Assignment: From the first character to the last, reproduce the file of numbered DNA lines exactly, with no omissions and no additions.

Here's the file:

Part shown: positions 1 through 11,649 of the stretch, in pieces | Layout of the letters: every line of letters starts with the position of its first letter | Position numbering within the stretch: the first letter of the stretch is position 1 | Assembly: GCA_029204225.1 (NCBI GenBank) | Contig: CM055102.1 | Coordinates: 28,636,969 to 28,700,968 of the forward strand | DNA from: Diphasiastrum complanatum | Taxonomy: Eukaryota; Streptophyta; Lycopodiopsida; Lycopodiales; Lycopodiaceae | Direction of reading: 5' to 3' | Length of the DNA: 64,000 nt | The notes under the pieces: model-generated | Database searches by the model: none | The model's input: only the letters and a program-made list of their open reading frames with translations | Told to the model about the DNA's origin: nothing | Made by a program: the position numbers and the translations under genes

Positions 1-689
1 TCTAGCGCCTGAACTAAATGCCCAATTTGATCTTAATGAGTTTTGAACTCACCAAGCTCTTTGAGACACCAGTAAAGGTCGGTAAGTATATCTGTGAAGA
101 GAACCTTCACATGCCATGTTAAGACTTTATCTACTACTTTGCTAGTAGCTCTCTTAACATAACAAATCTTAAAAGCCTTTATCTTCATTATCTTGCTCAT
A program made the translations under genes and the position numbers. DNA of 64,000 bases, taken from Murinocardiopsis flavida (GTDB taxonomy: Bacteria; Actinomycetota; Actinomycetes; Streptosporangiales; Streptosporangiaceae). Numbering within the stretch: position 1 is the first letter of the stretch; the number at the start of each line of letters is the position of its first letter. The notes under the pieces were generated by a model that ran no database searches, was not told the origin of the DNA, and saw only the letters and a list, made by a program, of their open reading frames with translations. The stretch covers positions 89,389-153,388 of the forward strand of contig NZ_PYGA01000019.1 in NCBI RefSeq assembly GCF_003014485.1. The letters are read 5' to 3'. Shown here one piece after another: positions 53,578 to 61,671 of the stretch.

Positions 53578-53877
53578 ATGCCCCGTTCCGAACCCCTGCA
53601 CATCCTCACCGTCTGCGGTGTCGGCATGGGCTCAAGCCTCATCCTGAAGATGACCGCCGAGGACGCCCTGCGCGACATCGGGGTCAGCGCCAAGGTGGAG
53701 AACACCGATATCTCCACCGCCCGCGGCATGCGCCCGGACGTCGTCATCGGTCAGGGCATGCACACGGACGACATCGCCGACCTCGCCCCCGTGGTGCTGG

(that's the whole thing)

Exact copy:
Part shown: positions 1 through 11,649 of the stretch, in pieces | Layout of the letters: every line of letters starts with the position of its first letter | Position numbering within the stretch: the first letter of the stretch is position 1 | Assembly: GCA_029204225.1 (NCBI GenBank) | Contig: CM055102.1 | Coordinates: 28,636,969 to 28,700,968 of the forward strand | DNA from: Diphasiastrum complanatum | Taxonomy: Eukaryota; Streptophyta; Lycopodiopsida; Lycopodiales; Lycopodiaceae | Direction of reading: 5' to 3' | Length of the DNA: 64,000 nt | The notes under the pieces: model-generated | Database searches by the model: none | The model's input: only the letters and a program-made list of their open reading frames with translations | Told to the model about the DNA's origin: nothing | Made by a program: the position numbers and the translations under genes

Positions 1-689
1 TCTAGCGCCTGAACTAAATGCCCAATTTGATCTTAATGAGTTTTGAACTCACCAAGCTCTTTGAGACACCAGTAAAGGTCGGTAAGTATATCTGTGAAGA
101 GAACCTTCACATGCCATGTTAAGACTTTATCTACTACTTTGCTAGTAGCTCTCTTAACATAACAAATCTTAAAAGCCTTTATCTTCATTATCTTGCTCAT
A program made the translations under genes and the position numbers. DNA of 64,000 bases, taken from Murinocardiopsis flavida (GTDB taxonomy: Bacteria; Actinomycetota; Actinomycetes; Streptosporangiales; Streptosporangiaceae). Numbering within the stretch: position 1 is the first letter of the stretch; the number at the start of each line of letters is the position of its first letter. The notes under the pieces were generated by a model that ran no database searches, was not told the origin of the DNA, and saw only the letters and a list, made by a program, of their open reading frames with translations. The stretch covers positions 89,389-153,388 of the forward strand of contig NZ_PYGA01000019.1 in NCBI RefSeq assembly GCF_003014485.1. The letters are read 5' to 3'. Shown here one piece after another: positions 53,578 to 61,671 of the stretch.

Positions 53578-53877
53578 ATGCCCCGTTCCGAACCCCTGCA
53601 CATCCTCACCGTCTGCGGTGTCGGCATGGGCTCAAGCCTCATCCTGAAGATGACCGCCGAGGACGCCCTGCGCGACATCGGGGTCAGCGCCAAGGTGGAG
53701 AACACCGATATCTCCACCGCCCGCGGCATGCGCCCGGACGTCGTCATCGGTCAGGGCATGCACACGGACGACATCGCCGACCTCGCCCCCGTGGTGCTGG